Kentucky Trivia ● Kentucky Tweets
January 4, 1815, led by Major General John Thomas, 2,500 members of the Kentucky Militia arrived in New Orleans for the impending Battle of New Orleans that would end the War of 1812. Maj. Gen. Thomas, Gen. Joseph Desha (later Governor of Kentucky), Gen. William Henry, and Gen. William Henry Harrison (later President of the U.S.) were present with Thomas holding the rank of Major General, the same rank as Andrew Jackson.
Localtonians wish a Happy Birthday to Governor William Justus Goebel, the 34th governor, born in 1856. He is the only U.S. governor to be assassinated. As a lawyer, he took on large corporations, specifically the Louisville & Nashville Railroad, the largest rail network in Kentucky. Goebel became known as the “the railroad lawyer,” the “poor man’s lawyer,” and the “champion of the common man.”
January 4, 1865, guerrillas burned the courthouse at Owensboro in Daviess County, which was occupied by Union troops. All county records were saved. Roadside History: A Guide to Kentucky Highway Markers edited by Melba Porter Hay, Dianne Wells, Thomas H. Appleton, Jr., Thomas H. Appleton; pg: 11
January 4, 1871, Frankfort native Benjamin Gratz Brown became the 20th Missouri governor. The founding member of the Liberal Republican Party, he also served in the Democratic and Republican parties.
January 4, 1897, Montana swore in Hickman County native Robert Burns Smith as their 3rd governor.
Localtonians wish a Happy Birthday to Bellevue native Harlan Hubbard, born in 1900. Hubbard saw the industrial development in America as a threat to the natural world and rejected consumer culture. Therefore, the artist and author lived a simple lifestyle.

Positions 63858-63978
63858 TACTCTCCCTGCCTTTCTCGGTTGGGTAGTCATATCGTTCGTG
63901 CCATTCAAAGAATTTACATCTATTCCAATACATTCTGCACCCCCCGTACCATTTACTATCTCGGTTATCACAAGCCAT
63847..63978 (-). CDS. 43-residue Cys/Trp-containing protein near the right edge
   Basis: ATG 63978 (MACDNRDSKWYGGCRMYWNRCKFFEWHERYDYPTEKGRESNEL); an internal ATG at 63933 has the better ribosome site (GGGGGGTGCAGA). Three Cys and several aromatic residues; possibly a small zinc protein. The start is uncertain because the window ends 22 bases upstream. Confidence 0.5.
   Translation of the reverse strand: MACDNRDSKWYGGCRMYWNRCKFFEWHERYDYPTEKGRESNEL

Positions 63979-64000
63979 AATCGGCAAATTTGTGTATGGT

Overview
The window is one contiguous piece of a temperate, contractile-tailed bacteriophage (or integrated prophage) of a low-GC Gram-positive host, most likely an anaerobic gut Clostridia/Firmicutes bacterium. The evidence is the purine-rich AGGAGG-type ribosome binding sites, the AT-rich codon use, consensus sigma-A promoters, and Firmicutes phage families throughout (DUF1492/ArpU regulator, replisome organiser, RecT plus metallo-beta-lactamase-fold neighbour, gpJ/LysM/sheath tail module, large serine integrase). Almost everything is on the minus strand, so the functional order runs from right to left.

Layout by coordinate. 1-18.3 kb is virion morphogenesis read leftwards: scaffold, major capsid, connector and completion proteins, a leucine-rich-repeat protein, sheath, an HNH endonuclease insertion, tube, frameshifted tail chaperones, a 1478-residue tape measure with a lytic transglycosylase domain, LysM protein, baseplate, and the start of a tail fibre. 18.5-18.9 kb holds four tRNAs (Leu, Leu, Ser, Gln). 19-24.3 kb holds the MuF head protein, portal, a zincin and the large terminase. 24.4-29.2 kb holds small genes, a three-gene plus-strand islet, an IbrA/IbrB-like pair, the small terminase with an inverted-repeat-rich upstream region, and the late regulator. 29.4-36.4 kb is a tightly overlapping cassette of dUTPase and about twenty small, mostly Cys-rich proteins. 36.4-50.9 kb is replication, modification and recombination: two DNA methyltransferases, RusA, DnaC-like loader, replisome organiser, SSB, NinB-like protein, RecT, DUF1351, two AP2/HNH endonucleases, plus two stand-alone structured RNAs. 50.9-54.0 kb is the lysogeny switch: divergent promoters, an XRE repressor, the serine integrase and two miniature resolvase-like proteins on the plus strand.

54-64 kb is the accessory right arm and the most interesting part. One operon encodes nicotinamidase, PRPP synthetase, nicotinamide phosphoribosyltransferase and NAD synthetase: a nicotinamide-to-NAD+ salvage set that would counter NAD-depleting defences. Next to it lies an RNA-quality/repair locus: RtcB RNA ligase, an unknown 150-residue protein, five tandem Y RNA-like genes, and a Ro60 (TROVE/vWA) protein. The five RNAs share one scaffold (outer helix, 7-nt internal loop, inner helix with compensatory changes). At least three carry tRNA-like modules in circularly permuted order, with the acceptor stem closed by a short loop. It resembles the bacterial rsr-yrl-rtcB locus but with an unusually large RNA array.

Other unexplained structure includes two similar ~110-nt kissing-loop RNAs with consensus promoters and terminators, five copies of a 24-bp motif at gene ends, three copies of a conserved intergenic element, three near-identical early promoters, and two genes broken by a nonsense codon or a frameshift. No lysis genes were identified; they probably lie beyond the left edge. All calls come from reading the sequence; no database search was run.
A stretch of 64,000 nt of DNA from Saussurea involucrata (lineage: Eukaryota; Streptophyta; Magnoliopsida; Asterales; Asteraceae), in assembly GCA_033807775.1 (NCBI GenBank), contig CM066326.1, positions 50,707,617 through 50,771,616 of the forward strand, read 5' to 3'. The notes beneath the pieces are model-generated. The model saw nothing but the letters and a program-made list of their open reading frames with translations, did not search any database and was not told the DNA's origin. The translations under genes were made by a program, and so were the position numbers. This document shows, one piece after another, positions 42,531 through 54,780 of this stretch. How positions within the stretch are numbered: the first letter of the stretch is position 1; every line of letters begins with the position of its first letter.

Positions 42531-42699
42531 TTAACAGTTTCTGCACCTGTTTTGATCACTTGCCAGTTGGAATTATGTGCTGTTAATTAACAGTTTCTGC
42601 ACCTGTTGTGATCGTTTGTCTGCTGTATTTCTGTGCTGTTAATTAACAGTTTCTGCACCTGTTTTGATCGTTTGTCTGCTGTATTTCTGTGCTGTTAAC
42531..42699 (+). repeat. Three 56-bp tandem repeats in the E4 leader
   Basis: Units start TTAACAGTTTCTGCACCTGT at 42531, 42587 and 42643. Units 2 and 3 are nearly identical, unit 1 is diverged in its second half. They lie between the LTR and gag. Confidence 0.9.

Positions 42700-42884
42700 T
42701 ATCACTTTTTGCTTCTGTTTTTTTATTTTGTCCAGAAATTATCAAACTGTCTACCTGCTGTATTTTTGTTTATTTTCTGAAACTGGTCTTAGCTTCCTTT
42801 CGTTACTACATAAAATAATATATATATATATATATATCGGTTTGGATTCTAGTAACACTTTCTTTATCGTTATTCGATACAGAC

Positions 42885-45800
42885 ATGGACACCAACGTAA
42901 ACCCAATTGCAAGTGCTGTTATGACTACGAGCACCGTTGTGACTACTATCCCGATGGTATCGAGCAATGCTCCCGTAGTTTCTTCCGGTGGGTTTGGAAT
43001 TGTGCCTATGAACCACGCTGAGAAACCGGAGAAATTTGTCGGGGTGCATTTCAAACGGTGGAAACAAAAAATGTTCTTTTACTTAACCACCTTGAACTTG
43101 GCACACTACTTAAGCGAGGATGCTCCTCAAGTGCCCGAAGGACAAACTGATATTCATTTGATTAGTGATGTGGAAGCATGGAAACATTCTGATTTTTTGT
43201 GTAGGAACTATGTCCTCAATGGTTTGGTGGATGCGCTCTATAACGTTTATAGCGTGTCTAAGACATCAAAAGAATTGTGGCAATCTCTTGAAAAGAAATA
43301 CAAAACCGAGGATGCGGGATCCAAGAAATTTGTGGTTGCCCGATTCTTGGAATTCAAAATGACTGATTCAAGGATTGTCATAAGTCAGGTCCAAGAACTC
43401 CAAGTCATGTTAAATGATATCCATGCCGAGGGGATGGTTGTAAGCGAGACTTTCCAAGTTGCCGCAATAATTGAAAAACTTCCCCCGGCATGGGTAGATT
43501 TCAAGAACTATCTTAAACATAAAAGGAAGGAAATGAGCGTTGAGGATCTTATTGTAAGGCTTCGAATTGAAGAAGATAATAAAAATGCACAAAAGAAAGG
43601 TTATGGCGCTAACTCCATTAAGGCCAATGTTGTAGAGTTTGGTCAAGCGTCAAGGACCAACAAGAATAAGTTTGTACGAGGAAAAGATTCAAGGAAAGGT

January 4, 1929, Policeman Grant Smith, Evarts Police Department, died from an ambush by two men whom he had previously arrested for violating liquor laws. The men were released on bond the previous day. As Smith walked home through a schoolyard, they shot him in the back with a shotgun.
January 4, 1942, Constable Russell Ward, Johnson County Constable’s Office, died from a gunshot while arresting two men for drunk and disorderly conduct. Locals sentenced the murderer to six years in prison. Constable Ward has served as a constable for only two months.
January 4, 1943, the greatest home-court winning streak in college basketball, and all sports for that matter, began when Kentucky beat Fort Knox 64-30. The streak ended with 129 wins in 1955, and during that time, the Cats won three NCAA titles.
January 4, 1951, Kentucky Utilities Company announced a $20,000,000 expansion at an employee dinner held in Lexington’s Phoenix Hotel. Large portions of the fund improved the Tyrone Plant in Woodford County and Green River Plant in Muhlenburg County, both coal-fired plants.
Localtonians wish a Happy Birthday to Pikeville native Patty Loveless, born in 1957.
January 4, 1962, doctors reported 700 cases of “influenza” to the State Health Department in one week. However, the State Health Commissioner said there were no confirmed cases despite constant testing. Instead, the cases were severe colds or flu-like symptoms.
On January 4, 1962, the UofL Medical School started a scholarship program for the 1st time to attract more medical students. New students recommended by alums and meeting qualifications would receive $500 for the fall semester.
January 4, 1968, Army SP4 Lowell Johnson from Melvin in Floyd County died in the Vietnam War.
January 4, 1969, Army 1LT Lawrence Beattys from Louisville and Army CPL Frank E. Brawner from Frankfort, died in the Vietnam War.
January 4, 1972, winter finally arrived in Kentucky, causing 12 counties to close schools. Meanwhile, in Frankfort, on the opening day of the General Assembly, Governor W. Ford told representatives and protestors in the halls how we would tighten strip-mine regulations.
On January 4, 1978, locals began to ask why the state was selling their driver’s license information to insurance companies, causing their rates to go up. In 1976, the Kentucky government profited $875,494, averaging $2.00 per license with 1.2 million drivers in their computers.